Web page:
Keisha Sasa is one of the first participants on the In-Comm Training ‘fast track’ course and is already eyeing a long-term future in the aerospace manufacturing sector.

The 25-year-old had already secured an aerospace engineering degree from the University of Wolverhampton but was finding a lack of shopfloor craft and technical experience was hampering her efforts to get a first job in the industry.

That is why she jumped at the opportunity to join the programme, which helps her gain practical hands-on experience and, importantly, guarantees her the chance of an interview once she is qualified.

“It can be really frustrating trying to break into a specific sector, especially when you feel you have the qualifications you need to be given a ‘go’ in it,” explained Keisha, who moved back in with her parents to be closer to In-Comm Training’s Technical Academy.

“When I heard about this course, I knew I had to be part of it. The chance to gain the ‘missing’ shopfloor experience was really important and the fact we could do it in just six months really appealed.”

She continued: “I now know that if I complete the course and gain the Level 3 qualification, I will be given an interview and the chance to start a well-paid job with amazing prospects to develop in the sector.

“Collins Aerospace is such a big name in aerospace and there are lots of opportunities to progress within the business, which is located just a few miles from my parents.”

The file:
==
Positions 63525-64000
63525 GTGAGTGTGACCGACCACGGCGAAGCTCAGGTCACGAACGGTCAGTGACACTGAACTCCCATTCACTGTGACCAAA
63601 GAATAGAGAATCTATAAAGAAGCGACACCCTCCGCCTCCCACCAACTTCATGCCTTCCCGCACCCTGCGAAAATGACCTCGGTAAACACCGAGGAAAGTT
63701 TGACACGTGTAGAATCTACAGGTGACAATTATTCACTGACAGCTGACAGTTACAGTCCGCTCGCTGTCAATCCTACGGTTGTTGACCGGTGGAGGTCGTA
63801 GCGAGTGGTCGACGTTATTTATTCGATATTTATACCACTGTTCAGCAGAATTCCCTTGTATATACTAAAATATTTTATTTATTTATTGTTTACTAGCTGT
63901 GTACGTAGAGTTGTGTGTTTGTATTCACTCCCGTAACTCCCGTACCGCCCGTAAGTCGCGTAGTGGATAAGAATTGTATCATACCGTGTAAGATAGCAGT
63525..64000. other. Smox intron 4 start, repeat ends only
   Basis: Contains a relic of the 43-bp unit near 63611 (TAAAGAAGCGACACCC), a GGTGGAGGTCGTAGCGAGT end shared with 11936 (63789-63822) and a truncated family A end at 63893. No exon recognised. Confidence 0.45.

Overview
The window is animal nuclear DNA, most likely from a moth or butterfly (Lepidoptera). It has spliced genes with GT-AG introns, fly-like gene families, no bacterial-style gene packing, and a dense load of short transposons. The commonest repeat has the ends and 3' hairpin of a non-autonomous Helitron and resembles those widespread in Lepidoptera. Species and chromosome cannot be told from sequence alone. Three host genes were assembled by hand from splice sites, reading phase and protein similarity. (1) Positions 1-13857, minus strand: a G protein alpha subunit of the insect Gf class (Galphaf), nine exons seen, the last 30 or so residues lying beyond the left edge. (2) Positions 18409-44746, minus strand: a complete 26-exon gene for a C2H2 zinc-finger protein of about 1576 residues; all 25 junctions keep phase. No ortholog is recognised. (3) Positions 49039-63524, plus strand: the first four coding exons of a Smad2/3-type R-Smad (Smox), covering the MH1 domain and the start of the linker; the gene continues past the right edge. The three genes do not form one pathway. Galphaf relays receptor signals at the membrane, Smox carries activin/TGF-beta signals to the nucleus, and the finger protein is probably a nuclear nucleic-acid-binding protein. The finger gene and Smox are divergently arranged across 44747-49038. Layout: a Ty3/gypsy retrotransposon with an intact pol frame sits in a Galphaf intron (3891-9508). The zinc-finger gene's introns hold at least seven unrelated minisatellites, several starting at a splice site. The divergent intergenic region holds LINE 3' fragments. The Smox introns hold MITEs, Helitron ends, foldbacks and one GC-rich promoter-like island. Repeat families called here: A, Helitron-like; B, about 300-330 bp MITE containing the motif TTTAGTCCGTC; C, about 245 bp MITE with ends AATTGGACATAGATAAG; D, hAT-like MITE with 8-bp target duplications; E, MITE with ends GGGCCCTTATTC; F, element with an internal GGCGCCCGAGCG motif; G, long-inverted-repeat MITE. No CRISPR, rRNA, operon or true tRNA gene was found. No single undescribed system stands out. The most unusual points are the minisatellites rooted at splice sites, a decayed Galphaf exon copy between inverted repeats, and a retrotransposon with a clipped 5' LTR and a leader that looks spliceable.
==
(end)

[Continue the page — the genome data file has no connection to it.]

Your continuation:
Keisha has already impressed her tutors at In-Comm Training with her passion for the engineering discipline and is now on to her second assessment and learning more about lathes and part turning techniques.

She will quickly move on to CNC machining and programming, an area of the training she is really looking forward to.

“The course has been great so far and everyone has been really supportive and willing to lend a hand if you need it – we’re one big team, with people of all ages and from different backgrounds!” added Keisha.

“Our tutor Paul has time for all of us and his knowledge is second to none, which we are all benefitting from. At the same time, he can be very strict on tolerances, so gaining the qualification is not a given.”

She concluded: “We are still receiving Universal Credit whilst the training is taking place and, for me, that is a real plus and gives you the freedom to really focus on doing well and getting the job at the end of it.”

Keisha’s story is a perfect example of why University isn’t always the best route into the engineering and aerospace sectors.

Starting with an apprenticeship and then progressing through to higher technical qualifications and/or a degree, provides the stronger competence employers are increasingly looking for.

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